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Home 2018-01-19T11:38:59+00:00

Breaking the Chains that Bind You

Pools of water reflect the sky and the railings on the porch after last night’s massive storm, which I thought I had dreamed in the middle of the night. Cool, crisp air and a slight breeze swaying the tops of my twisted oaks signal cold mornings to come, when I may have to build a fire in the porch fireplace. This morning my thick, fuzzy old navy blue cotton robe makes me cozy, though my hands are a bit chilled. Just four weeks ago, my freezing hands were bundled in two layers of gloves as I stood in the snow painting while giant snowflakes landed on my canvas, so today is easy in comparison. And, once again, it's good to be home on my own porch, knowing the family is here with me, all nestled in their warm beds. Like Dorothy says in The Wizard of Oz, there’s no place like home.

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Art From the Ashes

If you live in Austin, Texas, where I am this morning, the past few weeks have been made up of those howling winds and driving rain, flooding, and a water-boil order. This morning, November’s first Sunday, is chilly, but not cold as frozen iron.

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Embrace the Seasons

Gray-blue is the color of the distant mountain, almost obscured by the light sage green scrub oaks at the edge of our country property on the outskirts of the Texas capital.

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The Need to Reconnect

My hot cup of coffee feels good in my hands. I close my eyes and feel the first sip rapidly warming my body. It’s not something I think about normally, but I missed it, because I had taken a break during recent medical tests.

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A Life-Changing One-Word Substitute

Brilliant sunsets, scenes of the African bush, and experiences with elephants and lions should be part of my Sunday Coffee this morning, as I was due to leave from New York to meet up with my Publisher’s Invitational trip to South Africa.

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A Tale of Two Mindsets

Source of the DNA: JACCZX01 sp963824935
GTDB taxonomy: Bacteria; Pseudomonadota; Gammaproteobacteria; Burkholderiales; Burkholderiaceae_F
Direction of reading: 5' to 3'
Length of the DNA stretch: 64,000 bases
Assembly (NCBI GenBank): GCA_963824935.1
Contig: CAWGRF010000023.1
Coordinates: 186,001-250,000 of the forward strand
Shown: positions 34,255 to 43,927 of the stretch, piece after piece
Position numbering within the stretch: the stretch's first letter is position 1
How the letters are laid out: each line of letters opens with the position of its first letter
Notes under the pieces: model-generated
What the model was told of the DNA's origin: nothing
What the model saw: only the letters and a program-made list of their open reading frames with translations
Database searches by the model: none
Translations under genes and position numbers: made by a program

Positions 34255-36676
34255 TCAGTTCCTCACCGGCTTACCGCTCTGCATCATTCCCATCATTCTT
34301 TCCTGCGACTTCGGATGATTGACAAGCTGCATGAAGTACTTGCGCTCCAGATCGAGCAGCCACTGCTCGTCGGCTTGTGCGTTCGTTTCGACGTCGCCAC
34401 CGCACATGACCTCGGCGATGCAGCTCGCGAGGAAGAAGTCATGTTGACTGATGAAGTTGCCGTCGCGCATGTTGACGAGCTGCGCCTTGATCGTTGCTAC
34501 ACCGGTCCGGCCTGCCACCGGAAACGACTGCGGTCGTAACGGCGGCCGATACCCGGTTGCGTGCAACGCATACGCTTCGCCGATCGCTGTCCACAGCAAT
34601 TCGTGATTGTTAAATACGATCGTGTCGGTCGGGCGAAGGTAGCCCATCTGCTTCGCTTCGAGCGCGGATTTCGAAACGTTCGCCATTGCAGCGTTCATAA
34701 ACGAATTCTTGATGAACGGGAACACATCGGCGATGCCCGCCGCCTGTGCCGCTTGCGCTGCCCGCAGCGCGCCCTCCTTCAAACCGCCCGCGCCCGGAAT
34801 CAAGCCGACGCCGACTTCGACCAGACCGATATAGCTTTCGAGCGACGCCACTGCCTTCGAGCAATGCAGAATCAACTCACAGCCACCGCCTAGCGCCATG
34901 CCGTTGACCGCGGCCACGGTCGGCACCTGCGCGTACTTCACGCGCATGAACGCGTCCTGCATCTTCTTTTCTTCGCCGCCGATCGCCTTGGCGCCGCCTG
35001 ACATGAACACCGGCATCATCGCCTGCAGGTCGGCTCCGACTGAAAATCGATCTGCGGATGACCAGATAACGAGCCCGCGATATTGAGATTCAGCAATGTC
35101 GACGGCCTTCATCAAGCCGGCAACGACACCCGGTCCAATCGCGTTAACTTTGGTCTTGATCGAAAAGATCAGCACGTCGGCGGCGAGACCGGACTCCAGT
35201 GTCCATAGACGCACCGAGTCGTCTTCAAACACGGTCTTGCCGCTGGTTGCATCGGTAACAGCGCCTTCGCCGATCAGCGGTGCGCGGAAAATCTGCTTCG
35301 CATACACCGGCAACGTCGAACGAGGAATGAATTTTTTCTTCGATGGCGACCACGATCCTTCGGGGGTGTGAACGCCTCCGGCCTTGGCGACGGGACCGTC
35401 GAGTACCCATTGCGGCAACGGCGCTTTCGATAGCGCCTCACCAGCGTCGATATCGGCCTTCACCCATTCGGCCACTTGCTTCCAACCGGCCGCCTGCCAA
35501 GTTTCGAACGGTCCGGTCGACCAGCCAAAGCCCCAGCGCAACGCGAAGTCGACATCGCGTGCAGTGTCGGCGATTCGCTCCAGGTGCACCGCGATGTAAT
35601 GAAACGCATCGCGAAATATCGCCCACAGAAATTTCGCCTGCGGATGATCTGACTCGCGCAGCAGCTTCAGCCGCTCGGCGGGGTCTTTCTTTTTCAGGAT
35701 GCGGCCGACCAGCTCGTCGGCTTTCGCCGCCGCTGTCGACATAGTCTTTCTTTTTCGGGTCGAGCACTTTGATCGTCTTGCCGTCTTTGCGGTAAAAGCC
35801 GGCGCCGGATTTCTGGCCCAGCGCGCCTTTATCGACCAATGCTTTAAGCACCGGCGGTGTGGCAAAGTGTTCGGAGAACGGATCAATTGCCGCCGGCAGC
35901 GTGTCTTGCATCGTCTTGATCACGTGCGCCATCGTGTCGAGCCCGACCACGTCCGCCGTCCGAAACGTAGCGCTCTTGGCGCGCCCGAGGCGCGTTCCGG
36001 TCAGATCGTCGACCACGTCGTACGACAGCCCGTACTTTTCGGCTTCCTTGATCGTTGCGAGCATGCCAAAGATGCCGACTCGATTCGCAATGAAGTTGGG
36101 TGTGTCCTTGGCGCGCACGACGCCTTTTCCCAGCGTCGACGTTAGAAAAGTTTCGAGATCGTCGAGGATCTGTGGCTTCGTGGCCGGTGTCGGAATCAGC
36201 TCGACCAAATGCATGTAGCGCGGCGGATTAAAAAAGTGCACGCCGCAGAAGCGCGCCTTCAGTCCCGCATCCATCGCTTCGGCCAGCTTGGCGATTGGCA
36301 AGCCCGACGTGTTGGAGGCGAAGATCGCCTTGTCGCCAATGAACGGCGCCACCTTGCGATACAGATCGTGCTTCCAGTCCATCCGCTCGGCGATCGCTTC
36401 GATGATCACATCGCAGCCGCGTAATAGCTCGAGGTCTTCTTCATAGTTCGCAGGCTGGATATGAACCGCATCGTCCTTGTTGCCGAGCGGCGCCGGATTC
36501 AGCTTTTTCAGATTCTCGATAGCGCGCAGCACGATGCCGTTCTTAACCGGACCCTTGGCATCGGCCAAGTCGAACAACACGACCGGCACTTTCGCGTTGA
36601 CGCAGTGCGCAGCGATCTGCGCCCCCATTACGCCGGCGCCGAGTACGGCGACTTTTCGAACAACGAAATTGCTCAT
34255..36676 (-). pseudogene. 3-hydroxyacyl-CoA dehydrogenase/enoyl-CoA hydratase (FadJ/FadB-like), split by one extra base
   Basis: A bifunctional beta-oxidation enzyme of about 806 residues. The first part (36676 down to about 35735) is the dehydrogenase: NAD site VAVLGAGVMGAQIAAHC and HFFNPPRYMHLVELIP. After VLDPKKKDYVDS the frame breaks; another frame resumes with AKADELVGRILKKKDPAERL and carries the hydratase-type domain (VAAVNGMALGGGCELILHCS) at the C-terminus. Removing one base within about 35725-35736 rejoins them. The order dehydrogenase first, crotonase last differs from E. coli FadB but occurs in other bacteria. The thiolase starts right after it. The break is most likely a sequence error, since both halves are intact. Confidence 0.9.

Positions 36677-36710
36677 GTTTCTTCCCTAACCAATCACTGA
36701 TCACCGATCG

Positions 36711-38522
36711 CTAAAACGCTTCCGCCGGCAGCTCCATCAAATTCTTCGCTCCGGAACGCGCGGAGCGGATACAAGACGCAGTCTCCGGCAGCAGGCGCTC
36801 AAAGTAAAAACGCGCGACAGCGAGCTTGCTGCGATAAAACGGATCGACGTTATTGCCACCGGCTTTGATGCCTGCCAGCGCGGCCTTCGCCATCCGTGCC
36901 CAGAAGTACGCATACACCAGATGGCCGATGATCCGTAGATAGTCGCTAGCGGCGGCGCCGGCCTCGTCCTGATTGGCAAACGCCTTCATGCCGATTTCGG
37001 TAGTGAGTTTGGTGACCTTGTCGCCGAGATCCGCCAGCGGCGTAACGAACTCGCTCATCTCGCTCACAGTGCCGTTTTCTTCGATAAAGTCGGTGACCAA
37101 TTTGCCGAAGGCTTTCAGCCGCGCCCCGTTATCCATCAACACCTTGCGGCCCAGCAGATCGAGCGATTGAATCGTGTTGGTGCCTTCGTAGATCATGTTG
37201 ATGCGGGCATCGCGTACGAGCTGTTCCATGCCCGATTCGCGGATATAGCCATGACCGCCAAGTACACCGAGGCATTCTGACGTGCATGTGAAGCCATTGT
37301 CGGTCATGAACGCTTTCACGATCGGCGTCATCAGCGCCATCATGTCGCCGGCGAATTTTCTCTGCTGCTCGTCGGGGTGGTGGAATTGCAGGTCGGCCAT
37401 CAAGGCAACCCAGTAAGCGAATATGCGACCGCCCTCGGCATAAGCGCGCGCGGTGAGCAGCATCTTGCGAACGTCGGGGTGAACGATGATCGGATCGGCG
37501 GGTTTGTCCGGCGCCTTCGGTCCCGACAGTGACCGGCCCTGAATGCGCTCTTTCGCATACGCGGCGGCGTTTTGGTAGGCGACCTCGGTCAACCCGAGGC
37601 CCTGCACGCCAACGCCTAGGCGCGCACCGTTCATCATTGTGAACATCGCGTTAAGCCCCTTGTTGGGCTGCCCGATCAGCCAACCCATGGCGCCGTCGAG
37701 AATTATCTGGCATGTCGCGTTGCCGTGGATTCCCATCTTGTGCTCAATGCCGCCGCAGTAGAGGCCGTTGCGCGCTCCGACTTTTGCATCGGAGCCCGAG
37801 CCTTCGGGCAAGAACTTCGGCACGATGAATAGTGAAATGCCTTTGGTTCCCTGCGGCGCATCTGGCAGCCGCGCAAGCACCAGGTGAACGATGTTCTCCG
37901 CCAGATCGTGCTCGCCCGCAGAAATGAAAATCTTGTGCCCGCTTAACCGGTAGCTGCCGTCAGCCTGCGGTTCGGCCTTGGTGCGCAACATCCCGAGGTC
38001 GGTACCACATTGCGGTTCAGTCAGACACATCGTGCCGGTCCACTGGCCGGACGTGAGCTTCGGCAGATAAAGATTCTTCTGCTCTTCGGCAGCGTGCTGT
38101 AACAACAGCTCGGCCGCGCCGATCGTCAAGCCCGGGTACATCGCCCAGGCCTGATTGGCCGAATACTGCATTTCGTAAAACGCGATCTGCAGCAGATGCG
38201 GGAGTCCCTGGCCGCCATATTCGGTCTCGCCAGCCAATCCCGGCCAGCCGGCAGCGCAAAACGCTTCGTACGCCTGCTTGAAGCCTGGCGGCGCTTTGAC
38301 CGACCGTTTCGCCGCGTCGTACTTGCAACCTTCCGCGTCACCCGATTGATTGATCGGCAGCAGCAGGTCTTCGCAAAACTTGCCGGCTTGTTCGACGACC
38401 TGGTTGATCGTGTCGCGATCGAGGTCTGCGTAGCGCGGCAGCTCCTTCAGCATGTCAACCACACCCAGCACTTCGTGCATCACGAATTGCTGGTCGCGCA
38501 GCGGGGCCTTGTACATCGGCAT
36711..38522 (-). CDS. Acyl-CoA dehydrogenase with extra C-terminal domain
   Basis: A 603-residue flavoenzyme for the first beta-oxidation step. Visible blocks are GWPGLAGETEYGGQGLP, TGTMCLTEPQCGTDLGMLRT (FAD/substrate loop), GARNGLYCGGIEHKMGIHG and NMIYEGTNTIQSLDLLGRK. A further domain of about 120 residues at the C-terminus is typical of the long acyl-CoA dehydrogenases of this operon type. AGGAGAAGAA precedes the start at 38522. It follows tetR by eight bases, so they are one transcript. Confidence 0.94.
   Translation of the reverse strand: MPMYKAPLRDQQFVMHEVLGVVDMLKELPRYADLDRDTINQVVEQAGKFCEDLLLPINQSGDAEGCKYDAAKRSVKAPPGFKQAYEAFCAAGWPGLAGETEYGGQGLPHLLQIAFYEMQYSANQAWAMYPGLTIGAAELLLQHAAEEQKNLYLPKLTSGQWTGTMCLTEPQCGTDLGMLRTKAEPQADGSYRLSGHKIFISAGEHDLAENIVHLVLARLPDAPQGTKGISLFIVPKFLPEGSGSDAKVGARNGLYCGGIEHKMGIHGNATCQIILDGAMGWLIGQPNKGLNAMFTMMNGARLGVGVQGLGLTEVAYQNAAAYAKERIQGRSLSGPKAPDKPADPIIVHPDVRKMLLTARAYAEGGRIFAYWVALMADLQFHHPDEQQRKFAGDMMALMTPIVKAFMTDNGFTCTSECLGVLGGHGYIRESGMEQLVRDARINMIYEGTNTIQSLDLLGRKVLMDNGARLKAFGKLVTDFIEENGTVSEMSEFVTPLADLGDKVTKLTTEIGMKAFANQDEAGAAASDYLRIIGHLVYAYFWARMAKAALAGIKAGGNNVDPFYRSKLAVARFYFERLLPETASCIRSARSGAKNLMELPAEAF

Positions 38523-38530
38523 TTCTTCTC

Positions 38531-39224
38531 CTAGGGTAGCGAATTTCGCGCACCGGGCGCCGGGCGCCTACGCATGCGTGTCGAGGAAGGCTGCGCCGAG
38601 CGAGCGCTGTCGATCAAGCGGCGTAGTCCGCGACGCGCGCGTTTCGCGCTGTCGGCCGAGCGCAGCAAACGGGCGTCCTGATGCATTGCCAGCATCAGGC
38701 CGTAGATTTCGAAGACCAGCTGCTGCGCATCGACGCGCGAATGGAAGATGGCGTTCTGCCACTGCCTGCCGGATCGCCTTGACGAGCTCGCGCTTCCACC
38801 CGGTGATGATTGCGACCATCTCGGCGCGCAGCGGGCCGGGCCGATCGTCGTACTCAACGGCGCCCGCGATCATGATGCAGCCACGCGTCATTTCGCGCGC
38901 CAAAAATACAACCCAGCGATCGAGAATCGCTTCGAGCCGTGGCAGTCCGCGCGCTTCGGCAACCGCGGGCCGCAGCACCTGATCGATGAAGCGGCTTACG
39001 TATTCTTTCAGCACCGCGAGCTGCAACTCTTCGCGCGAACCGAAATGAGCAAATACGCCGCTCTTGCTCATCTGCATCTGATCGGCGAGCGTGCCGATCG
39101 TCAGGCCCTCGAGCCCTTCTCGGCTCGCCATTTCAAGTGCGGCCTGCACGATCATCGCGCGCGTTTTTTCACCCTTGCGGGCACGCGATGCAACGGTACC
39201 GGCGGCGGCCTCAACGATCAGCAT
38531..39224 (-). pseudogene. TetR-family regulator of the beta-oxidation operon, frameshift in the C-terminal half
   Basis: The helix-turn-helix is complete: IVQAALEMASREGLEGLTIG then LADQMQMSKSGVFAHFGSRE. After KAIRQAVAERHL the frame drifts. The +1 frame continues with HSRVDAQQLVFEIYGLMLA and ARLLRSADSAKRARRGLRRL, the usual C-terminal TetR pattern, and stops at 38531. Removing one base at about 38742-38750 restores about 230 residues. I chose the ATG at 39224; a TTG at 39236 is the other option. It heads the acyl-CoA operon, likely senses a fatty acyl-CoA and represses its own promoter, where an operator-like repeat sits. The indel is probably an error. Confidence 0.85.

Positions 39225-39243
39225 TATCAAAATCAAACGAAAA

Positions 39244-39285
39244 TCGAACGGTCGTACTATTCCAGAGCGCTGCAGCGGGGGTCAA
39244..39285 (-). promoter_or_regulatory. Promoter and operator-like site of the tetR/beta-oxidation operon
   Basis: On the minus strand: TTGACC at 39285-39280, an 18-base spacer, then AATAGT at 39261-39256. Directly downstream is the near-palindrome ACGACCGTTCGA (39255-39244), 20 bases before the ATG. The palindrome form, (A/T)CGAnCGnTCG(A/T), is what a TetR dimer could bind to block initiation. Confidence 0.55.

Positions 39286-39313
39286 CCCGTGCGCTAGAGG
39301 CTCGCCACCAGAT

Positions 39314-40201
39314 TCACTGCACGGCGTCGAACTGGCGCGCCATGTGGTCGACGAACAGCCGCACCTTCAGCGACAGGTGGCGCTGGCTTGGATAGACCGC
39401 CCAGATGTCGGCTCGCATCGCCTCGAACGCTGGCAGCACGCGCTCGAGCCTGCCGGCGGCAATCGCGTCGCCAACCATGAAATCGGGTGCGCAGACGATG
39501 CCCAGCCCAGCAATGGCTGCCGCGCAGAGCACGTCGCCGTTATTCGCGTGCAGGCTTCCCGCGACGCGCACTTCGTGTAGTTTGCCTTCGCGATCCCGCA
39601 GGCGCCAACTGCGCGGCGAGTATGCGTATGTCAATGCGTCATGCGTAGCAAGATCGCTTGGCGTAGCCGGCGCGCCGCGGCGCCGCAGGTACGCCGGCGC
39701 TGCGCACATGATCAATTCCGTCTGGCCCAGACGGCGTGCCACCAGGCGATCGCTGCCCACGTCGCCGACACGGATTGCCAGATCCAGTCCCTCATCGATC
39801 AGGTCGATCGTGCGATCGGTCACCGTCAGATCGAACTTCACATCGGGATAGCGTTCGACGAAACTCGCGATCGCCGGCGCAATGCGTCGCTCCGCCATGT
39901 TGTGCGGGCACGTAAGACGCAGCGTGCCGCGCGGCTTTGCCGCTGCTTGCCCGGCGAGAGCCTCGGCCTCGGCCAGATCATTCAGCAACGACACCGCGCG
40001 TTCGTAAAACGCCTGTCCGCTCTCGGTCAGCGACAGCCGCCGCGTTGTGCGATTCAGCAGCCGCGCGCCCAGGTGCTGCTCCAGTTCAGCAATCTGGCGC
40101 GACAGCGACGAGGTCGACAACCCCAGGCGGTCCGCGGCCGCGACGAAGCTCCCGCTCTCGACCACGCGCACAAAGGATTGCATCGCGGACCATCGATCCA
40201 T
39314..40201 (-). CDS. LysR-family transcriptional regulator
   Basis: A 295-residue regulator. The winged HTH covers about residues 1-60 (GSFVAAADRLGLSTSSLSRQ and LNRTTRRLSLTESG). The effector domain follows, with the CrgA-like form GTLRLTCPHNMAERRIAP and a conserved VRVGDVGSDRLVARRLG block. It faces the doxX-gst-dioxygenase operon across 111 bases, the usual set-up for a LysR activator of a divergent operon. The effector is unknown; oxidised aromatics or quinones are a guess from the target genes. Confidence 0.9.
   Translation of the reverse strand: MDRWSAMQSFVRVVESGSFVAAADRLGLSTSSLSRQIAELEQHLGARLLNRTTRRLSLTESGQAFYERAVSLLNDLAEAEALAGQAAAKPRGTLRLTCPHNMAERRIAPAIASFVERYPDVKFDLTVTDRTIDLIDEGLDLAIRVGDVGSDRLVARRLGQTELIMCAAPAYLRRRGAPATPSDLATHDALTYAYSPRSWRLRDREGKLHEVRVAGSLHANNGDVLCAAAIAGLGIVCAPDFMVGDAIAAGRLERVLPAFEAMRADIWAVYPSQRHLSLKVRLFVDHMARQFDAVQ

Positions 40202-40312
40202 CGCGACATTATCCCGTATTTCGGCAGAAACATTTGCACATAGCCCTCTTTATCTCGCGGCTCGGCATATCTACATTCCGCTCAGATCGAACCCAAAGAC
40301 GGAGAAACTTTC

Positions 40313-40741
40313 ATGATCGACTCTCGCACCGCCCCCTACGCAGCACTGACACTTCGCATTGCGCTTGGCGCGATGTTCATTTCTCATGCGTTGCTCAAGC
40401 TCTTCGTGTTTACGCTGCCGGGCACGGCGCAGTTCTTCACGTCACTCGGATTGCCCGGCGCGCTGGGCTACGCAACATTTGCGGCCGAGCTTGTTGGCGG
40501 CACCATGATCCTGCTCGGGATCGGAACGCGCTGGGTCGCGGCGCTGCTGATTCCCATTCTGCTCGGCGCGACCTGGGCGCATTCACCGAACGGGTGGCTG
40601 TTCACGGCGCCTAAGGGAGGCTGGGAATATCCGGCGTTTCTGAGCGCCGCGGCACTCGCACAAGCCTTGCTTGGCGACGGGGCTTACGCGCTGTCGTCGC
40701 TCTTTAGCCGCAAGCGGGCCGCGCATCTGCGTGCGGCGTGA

Quiet things seem loud in the early morning as everyone sleeps. The creaking of the door as it opens, the slam of the screen door as it closes. Yet I make my way to my special spot in the corner of the old porch on the back of my Texas ranch house.

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Nature Calling

Trading cool lake breezes on the dock in my favorite red Adirondack chair for Texas heat in my wicker chair on the house-length back porch of the old Rhoads Texas ranch house is a signal that summer for our family has ended. It was hard to leave the Adirondack lakes because I never want summer to end, yet it’s always nice to be in the cuddle of our home here in Austin. Plus, if I had summer all the time, I’d never appreciate it like I do.

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A Fresh Perspective on Failure

Dark, ominous storm clouds engulfed the lake last night, billowing high into the sky, blocking an intensely red sunset we could barely see on the horizon. Light shows go on each night, starting with mild color and developing into intense reds, pinks, yellows, with hints of blue peeking through.

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You Can Strive to Be the World’s Best

In the 1850s the Hudson River School painters painted in the Adirondack Mountains of upstate New York — and were accused of exaggerating the colors of the sunsets. Yet living here and experiencing the sunsets each night, I can testify that the colors are so brilliant, so vibrant, that no matter how brightly or brilliantly they may have been painted, they could not touch the colors in the sky.

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You Need Summer Oxygen

I arrived on the mist-covered wooden dock this morning as the sun was coming up, just peeking over the horizon. Long warm rays are penetrating cool layers of fog. The mountain is barely visible, and the green highlights of tall pines are shining through the mist. Just as I sat down, I could hear the splashing of baby loon wings beating against the water. Accompanied by loon cries of encouragement from mom and dad, the little loons flap forward about 30 feet, trying to take off but not yet getting airborne. They’ve been trying over and over, and soon those babies will be ready to fly south.

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The Last Sunday in July

On most mornings around here in the Adirondacks, if you get up early enough, there is a light fog on the lake that doesn’t lift until the sun makes its presence known. On a drizzly morning like today, the fog is thicker, which makes for beautiful photographs and paintings. After this, if there is time, I may attempt one or the other.

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Eric Rhoads
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